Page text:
Stingray 220LX
1998 Performance Evaluations

Hot Boat Magazine - March 1998

"You'll be hard-pressed to find better all-around
performance from this size, power, and price class.
A tremendous bottom, very responsive and quick, and a
lot of appreciated engineering wrapped around it."

--Jim Wilkes

220LX Stingray Boat Company President Al Fink will, in an unguarded moment, probably admit to showing a few compulsive tendencies related to his ongoing quest to fine tune the performance of his vaunted line of family-oriented recreational powerboats.

Fink's files rival those of any enthusiast magazine, with its archives of published speed and acceleration figures not only on his boats, but on everyone's. In the delicate science of extracting maximum performance from a given amount of horsepower, knowledge is everything, and Stingray's engineering team has no lack of data upon which to draw. Their patented, computer-generated Z-plane bottom -- which reduces drag by introducing aeration to the running surface -- draws not only on theoretical hydrodynamics, but also on what Fink has learned from the success and failure of others. Stingray is also well-known for their voracious testing, another factor that has contributed to the line's consistent impressive performance.

Those considerations were fully realized in the creation of one of Stingray's latest family flyers, the nimble 220LX. The LX designates Stingray's luxury treatment, an overall upgrade that was exercised on a spacious, enlarged, new topside design.

Stingray has consistently and effectively tapped the merits of the small-block Chevrolet for duty in creating stable family transportation that runs bow-to-bow with equally sized big-block-powered lake traffic. Our test boat was a prime example, and it somehow coaxed a 60-mile-per-hour top end and an enviable acceleration test session out of the minimally powered, 260-horse (up from 240 last year) 5.7 EFI. In addition to its superb acceleration qualities, which drew notice by each of our drivers in turn, our setup found precise direction in the technology of the counterrotating Bravo Three drive, which capped off a $6,455 magazine quote upgrade from the base boat setup. Our train not only hit hard enough to satisfy the cravings of most family-oriented lake boaters; it also showed an endearing restraint at the gas docks.

The tone of our test was set by Stingray's clean, exceptionally well-detailed mold work and highly polished fiberglass finishing. Recessed cleats, gas fills and rear vents are absorbed into the 220's red-and-white gelcoat and taped graphic exterior. A fold-down ladder is designed to lay flush into the surface of the deep, integrated, nonskid swim platform, which extends the Stingray's estimated 20.5-foot centerline into the 22-foot overall range.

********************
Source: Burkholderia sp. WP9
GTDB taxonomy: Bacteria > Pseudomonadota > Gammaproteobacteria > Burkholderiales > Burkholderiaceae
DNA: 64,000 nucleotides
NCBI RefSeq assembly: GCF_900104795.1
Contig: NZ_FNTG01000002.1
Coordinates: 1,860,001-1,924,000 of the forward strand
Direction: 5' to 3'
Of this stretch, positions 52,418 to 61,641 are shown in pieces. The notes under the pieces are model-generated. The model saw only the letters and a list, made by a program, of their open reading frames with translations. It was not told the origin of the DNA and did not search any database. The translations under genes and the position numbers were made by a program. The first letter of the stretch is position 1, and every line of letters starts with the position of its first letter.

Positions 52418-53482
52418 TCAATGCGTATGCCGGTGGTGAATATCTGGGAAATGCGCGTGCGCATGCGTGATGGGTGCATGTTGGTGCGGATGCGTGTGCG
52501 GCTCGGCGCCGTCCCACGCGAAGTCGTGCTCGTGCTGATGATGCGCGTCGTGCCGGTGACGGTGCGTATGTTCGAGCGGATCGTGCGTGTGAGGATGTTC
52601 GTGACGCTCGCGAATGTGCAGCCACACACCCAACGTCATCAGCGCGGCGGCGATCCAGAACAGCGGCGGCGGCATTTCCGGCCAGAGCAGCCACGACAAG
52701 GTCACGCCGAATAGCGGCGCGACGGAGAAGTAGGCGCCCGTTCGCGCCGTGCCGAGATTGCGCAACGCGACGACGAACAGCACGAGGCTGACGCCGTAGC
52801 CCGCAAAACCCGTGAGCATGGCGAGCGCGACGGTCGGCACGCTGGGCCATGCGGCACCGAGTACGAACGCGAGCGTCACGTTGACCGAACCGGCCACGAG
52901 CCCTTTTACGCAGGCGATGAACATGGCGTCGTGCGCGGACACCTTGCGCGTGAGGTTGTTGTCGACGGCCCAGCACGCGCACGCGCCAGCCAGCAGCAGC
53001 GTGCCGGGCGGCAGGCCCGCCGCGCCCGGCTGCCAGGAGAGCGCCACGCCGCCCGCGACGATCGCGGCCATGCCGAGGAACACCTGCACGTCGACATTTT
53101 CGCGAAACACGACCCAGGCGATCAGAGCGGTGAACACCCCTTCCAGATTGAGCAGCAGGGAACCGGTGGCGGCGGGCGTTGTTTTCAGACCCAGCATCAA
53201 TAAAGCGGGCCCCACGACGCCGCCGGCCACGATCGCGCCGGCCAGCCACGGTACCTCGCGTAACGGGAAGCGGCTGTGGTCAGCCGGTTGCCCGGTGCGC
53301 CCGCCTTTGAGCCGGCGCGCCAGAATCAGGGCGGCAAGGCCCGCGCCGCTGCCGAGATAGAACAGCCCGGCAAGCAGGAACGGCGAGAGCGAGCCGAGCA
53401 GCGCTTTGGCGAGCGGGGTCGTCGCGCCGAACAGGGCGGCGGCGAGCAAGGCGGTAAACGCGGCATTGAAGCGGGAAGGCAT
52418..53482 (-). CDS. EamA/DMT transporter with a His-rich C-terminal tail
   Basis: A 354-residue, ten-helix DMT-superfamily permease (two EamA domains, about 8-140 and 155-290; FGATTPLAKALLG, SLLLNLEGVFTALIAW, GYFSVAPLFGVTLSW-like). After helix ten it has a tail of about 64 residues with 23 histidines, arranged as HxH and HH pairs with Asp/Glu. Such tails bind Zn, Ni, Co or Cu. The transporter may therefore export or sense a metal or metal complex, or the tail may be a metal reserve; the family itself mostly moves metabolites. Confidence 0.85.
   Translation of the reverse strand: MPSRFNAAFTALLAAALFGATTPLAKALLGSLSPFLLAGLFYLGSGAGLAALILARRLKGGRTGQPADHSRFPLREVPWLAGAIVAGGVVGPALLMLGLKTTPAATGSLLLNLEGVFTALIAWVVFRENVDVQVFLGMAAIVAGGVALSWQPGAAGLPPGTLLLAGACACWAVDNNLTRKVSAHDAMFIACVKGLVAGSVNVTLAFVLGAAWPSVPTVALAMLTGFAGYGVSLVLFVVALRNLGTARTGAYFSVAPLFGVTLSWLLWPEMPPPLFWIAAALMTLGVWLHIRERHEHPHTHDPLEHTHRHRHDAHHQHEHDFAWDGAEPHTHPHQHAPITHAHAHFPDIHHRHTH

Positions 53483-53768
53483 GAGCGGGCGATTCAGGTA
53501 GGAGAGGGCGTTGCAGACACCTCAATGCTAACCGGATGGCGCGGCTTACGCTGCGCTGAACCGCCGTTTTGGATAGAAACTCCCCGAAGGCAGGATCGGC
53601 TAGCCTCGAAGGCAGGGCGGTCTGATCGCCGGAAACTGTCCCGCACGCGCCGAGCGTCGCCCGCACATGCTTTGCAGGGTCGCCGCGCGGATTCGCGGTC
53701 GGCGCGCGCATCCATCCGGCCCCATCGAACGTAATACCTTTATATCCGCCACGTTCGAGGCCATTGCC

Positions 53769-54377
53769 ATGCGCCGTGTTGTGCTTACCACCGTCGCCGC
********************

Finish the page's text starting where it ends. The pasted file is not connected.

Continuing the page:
Stainless-steel screws affixed the aluminum trim molding, and stainless fasteners were used throughout the boats construction. Most areas of the Stingray's production drew top marks, but there were a few exceptions. Some wiring and mounting work beneath the hatch was uncharacteristically sloppy, and the hardware used in the engine hatch hardware was not up to par compared to most custom-oriented boats.

Stainless bow-rail lengths lined both sides of the bow seating area, and sturdy, multipanel aluminum framework directed the shape of the sleek, tempered windshield into the lines of the boat. Adjustable side wings on both sides created cabin airflow on command. Six cleats (four of which are eight-inchers, with plenty of claw) are standard and were through-bolted, as were the railing and other exterior hardware.

Main cockpit passengers had plenty of legroom, great visibility and good protection from the elements, resulting from the deep positioning of the fiberglass liner and good, moderate freeboard. Seating in the nicely scooped bow area was somewhat cramped for four (better suited for two) and provided plenty of back support all the way around.

Our tests admittedly pushed the 220 slightly out of its intended element, and in rough water, we found the considerable lean and movement of the front seats -- unavoidable in the swivel-styled mounting favored in the line's family-oriented style-somewhat unnerving. The rear bench-styled seat was deeply padded and comfortable, with plenty of adjacent legroom, and grab handles were anchored within easy reach of all passengers. Stingray's design team has made a dramatic difference in the boat's overall look with a new, more contemporary, interior look, characterized by elegant new upholstery shaping, use of color and stitching patterns.